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145. Transit (2018, Christian Petzold, Germany)

Sure, you COULD claim that presenting a Third Reich-era story in an undisguised present setting is tacky, but I’d reject that on the merit of what’s actively going on in the world right now and how Christian Petzold’s adaptation of a book he’s long wanted to put to film brings about a casual sense of urgency with that decision. An urgency which mixes incredibly well with the dizzying dead-end beaucratic path Franz Rogowski’s character runs around while waiting for the opportunity for safe haven while the fuses underneath him burn. That Petzold has found himself confidently able to apply his perfect sense of pacing and tension and cramped entrapment to a story that straddles that line between now and then with a sense of cynicism that keeps the heartpounding long after the movie ends just goes to show his masterful hand. And I know it’s cheap to love a movie specifically for its end credits song, but it is an all-timer choice.

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144. Wolf Children (2012, Hosoda Mamoru, Japan)

I’ll go ahead and admit that it took me a long time to get on the boat with Hosoda Mamoru. I still find his storytelling to be pulling from one single bag with a delivery that doesn’t necessarily hit me. I don’t know what it is about the SECOND watch I had with his long-acclaimed Wolf Children that finally hit me (especially since I still find moments that fall flat for me emotionally) but it did. Since I do have to explain each placing on this list, I would suppose it is the way that it structures itself effectively to have the children’s struggles with identity and Hana’s struggles with single motherhood intertwine so well together to understand how this family drama could be so complex and still come to a conclusion of emotional clarity that I could not fight it any longer as an epic tale of motherhood’s hardships and successes. Plus, I don’t have to say it here but Hosoda’s visuals here are tearjerkingly beautiful.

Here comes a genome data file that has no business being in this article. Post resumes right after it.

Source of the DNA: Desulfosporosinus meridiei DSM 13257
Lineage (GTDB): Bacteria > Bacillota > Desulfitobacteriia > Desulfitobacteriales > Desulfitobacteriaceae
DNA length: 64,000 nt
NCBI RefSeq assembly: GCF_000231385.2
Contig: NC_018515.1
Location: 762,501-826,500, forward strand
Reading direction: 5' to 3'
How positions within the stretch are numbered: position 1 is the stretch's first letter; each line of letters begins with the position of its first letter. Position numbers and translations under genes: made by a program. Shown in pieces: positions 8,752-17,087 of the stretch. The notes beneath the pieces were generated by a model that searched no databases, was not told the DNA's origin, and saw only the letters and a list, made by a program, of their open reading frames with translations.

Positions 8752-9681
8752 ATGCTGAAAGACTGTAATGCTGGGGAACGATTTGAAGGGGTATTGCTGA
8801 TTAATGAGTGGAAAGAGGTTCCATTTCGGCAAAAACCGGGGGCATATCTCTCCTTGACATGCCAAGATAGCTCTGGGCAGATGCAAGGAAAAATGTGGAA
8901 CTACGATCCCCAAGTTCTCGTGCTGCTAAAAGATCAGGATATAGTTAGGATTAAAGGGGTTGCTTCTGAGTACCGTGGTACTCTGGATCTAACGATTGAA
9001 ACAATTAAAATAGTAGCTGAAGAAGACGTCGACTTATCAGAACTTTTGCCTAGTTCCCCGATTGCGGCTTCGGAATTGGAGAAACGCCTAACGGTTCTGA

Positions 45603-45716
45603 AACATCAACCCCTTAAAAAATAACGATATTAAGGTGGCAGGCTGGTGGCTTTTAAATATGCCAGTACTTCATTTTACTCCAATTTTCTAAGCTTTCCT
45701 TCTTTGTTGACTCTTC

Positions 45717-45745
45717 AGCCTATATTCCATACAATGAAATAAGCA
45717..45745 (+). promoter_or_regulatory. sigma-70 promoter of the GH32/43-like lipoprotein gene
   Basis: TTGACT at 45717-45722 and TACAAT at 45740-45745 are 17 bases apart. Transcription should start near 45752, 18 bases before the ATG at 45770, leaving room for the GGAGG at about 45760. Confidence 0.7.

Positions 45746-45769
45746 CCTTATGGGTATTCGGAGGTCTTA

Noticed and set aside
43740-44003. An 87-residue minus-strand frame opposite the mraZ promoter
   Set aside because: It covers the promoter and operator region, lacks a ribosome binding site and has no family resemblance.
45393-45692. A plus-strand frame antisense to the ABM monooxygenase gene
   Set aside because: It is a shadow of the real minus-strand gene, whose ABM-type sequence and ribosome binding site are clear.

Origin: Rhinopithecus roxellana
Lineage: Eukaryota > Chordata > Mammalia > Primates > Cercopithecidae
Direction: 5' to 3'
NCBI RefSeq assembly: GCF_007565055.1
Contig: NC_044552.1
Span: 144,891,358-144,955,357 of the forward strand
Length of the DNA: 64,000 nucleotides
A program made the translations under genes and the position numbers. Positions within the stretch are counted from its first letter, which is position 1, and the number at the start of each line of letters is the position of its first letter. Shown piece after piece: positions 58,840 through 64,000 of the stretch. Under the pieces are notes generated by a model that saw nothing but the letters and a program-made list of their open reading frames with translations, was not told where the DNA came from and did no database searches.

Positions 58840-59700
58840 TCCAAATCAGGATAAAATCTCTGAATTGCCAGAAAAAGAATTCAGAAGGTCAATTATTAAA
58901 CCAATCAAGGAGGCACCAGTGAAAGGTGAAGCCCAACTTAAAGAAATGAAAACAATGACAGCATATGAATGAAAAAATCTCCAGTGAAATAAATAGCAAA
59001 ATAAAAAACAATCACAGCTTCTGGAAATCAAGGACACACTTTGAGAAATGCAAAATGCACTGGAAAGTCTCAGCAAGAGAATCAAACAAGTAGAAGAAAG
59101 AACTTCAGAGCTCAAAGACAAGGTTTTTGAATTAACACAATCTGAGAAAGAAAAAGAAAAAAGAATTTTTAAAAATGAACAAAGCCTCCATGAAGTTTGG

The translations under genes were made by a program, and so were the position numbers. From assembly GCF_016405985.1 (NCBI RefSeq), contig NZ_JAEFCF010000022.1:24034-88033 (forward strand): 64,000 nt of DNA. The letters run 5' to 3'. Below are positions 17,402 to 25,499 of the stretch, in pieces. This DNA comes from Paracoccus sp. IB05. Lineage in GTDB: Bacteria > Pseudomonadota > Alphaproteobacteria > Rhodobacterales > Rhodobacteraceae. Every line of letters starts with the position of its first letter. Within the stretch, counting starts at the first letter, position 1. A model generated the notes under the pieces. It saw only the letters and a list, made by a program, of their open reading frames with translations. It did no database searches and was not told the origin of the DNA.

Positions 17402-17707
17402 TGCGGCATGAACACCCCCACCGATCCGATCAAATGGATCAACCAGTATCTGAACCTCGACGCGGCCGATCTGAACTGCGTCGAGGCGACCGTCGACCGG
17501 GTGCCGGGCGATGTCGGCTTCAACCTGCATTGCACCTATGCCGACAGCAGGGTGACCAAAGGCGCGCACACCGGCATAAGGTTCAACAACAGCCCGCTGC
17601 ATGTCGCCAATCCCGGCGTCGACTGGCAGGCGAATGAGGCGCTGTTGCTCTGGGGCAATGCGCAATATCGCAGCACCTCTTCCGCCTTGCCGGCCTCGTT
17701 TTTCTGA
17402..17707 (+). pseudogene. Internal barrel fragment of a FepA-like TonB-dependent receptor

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143. Shoplifters (2018, Kore-eda Hirokazu, Japan)

Another filmmaker that I just was not in the bag for, but when a filmmaker does it right, they do it right. Kore-eda Hirokazu’s 2018 Palme d’Or winner earns that award with his quietly rich humanity and ability to deliver warmth even through a complex and hard premise… the kind of storytelling that makes you fully aware of the ramifications of it and how close they are to creeping up on our characters. And we don’t want them to happen to character so wonderfully embodied by a cast with the effortless chemistry that make a family reject the “found” qualifier. In any case, that same cast and Kore-eda’s assured directing make it so that dread is nowhere to be found in such a teetering drama and that’s the sort of relaxed and confident social observation drama without any dismissal that I like to see.

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142. Sorry to Bother You (2018, Boots Riley, USA)

A more experienced filmmaker probably would not have had the inconsistent pacing that Sorry to Bother You has, but I’m so glad Boots wasn’t an experienced filmmaker. More than anything else, that stop and go and stop and go gives the wonky mindset of this roller coaster of fearless visual ambitions and thematic bluntness in the form of overlapping metaphors and literalism. It is a movie so full of stuff anyway, all of it exciting and hilarious and energizing to boot, that I wouldn’t know what I would want him to re-arrange to get this shit to a more orthodox structure and besides which Lakeith Stanfield is an excellent enough straight man to all the cartoonery that I think he can hold our hand to keep us from vomiting and besides besides which we need more leftist cinema willing to break the rules like this.

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141. Li’l Quinquin (2014, Bruno Dumont, France)

Having it reported to me that Bruno Dumont is not known for making comedies is wild to me. I don’t think this European small-town tale inhabited with weirdos would work anywhere near as well for me if it didn’t a good-humored treatment of them all and understand that even at their worst, they’re all just people. Strange people but people nonetheless. It’s not even something applied to the characters, but to the setting itself as character… the ugly concrete is given the same visual softness as the skies above and the beaches surrounding and spending somewhere around 4 hours in this place with these folks begins to have a comforting languidness even while basically following a police investigator waiting for something to happen. I deeply wonder if Dumont has the same sense of generosity in his other films (this is my very first and so far only one). I would hope that Dumont got this far as an arthouse name by the sake of that same humanity.